RefSix

Second half and remembering teams have swapped ends

#1
It doesn’t happen in every game, but there are some games where in the second half, I have a bit of a mental block that the teams have switched ends! Twice yesterday I had to take a few seconds before signalling to really think about which way the team was attacking in the second half. It’s never an issue during attacking play, but more play in the middle of the park at throw ins or free kicks.

Not sure if this is unique to me? But anyone have any half time routines or second half tips to ensure they remember the teams have changed ends?
 

RustyRef

Administrator
Staff member
#3
You could verbalise the decision loudly initially “yellow throw” “Blue FK” then all the players know your decision while giving yourself a couple of seconds to untwist your brain and signal correctly
This. I used to get affected by this so would just shout blue throw, red throw, etc, wait to see who picked it up and then signal.
 

Ganajin

Active Member
#4
This may sound ridiculous but I use silly childish word associations to help remember which team kicks which way. For example if there is a club house behind the white team's goal, I think "defending the White House". If there is a road at one end, and a team in yellow attacking that goal, I think "going down the Yellow Brick road". At half time, I think of a new set of associations. Sounds ludicrous but it works really well.
 

Big Cat

RefChat Addict
#5
This may sound ridiculous but I use silly childish word associations to help remember which team kicks which way. For example if there is a club house behind the white team's goal, I think "defending the White House". If there is a road at one end, and a team in yellow attacking that goal, I think "going down the Yellow Brick road". At half time, I think of a new set of associations. Sounds ludicrous but it works really well.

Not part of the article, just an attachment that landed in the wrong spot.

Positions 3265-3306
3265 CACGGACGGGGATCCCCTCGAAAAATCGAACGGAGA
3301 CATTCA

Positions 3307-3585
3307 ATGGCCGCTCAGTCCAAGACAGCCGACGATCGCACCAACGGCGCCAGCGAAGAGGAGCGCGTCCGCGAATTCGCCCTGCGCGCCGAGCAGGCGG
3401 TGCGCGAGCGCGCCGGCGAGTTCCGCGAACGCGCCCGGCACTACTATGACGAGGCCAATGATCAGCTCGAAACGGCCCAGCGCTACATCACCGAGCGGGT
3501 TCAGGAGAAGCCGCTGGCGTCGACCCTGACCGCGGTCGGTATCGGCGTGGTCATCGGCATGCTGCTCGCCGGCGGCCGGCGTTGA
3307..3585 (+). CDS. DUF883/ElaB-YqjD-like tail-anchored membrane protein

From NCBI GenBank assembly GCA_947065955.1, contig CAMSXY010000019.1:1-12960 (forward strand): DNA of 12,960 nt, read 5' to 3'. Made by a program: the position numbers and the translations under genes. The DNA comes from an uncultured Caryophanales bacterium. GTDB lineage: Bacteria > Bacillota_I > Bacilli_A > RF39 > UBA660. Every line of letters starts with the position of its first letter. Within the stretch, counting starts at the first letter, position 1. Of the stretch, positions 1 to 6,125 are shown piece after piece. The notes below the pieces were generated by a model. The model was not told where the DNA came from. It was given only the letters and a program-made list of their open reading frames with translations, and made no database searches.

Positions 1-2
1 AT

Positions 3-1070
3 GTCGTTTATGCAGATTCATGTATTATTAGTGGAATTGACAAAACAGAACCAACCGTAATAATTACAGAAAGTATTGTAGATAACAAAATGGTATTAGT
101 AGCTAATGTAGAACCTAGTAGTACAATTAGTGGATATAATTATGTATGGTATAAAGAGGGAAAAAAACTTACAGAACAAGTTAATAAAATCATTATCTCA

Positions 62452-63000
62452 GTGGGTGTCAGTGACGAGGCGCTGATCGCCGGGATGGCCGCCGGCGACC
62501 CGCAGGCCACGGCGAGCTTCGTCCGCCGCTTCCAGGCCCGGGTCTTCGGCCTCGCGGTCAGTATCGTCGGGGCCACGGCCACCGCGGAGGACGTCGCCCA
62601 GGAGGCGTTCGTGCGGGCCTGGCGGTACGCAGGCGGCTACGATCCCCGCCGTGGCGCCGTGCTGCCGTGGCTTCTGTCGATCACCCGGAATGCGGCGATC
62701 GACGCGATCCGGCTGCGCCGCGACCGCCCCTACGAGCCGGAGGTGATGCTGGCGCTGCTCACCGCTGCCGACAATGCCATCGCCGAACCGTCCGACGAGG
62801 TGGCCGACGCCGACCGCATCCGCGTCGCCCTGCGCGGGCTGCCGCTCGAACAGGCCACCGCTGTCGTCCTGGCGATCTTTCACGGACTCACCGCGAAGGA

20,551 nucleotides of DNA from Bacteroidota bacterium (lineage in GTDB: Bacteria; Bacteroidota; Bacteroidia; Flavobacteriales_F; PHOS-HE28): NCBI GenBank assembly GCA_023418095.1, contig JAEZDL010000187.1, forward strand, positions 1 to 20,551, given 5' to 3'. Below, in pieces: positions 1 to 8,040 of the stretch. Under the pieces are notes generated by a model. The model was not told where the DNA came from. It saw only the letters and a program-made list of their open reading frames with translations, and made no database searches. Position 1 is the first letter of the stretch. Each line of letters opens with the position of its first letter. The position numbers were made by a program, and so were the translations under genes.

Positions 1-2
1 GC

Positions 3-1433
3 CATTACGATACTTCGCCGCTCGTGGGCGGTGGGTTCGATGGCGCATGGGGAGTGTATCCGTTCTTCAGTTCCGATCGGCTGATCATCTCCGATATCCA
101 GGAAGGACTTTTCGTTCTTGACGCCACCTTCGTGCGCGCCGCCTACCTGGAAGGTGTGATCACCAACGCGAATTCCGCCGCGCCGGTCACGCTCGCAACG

To repeat my theory on the subject. It happens because we're neutral and don't care which direction the teams are kicking in. Your solution works until half-time, after which you'll have to reverse the phraseology. I rely on self-commentary on the game; as if i was a fan or did care
Running the line is more difficult because there's offside to equate for. Also the ref may be relying on you to take the lead WRT ball in/out of play
 

Justylove

RefChat Addict
#6
I did it this past weekend. On the line in a supply league game and signalled a corner instead of a goal kick. Attacking team took the corner quickly whilst I was still looking confused, fortunately it came to nothing!

Quite simply I just have to ratchet up the concentration levels for the first 5 or so in the second half to ensure it doesn't happen
 
#7
Glad to hear I'm not the only one who suffers from this :)

I like the idea of calling first, ie blue throw etc, giving myself a few extra seconds before signalling. I also ended up using the verbal methodology as well at the weekend. There were trees behind one goal only and so I kept saying "Red's defending trees" in the second half and that helped. So that's great suggestion.

I guess it is just also ratcheting up the concentration levels. I actually don't purposely think that the teams have no changed ends at half time or even at the start of the half. I just assume it will not be an issue, since it never was when playing. So even maybe just having a good think about it at half time could help.
 
#8
It’s not an issue when playing because you care about going in one direction. Totally different as a ref.

For lower levels where GKs are likely to play other positions too (and therefore are wearing the same socks as the rest of the team), an easy cheat sometimes is to glance back at the keeper’s socks.
 

one

RefChat Addict
#9
For the first 5-10 minutes of the second half, l keep reminding myself of which team is running which way. Best opportunities are at goal kicks, corner kicks and when defenders have the ball with no press on.
 

Ganajin

Active Member
#10
I also think corners are a danger. The ball swings in and you see a penalty box full of players, and suddenly you can forget who is attacking and who defending. In one early game I saw red clearly foul blue. I blew the whistle, pointed to a spot ten yards from goal, and said confidently "Free kick to blue" The players all stood looking at me. "Do you mean a penalty ref?" asked one. "er yes...that's right....a penalty". And everyone knew what I had done. Now I always look at the corner taker and say to myself "Blue attacking" (or whatever). Again, very obvious, but it works.
 
Top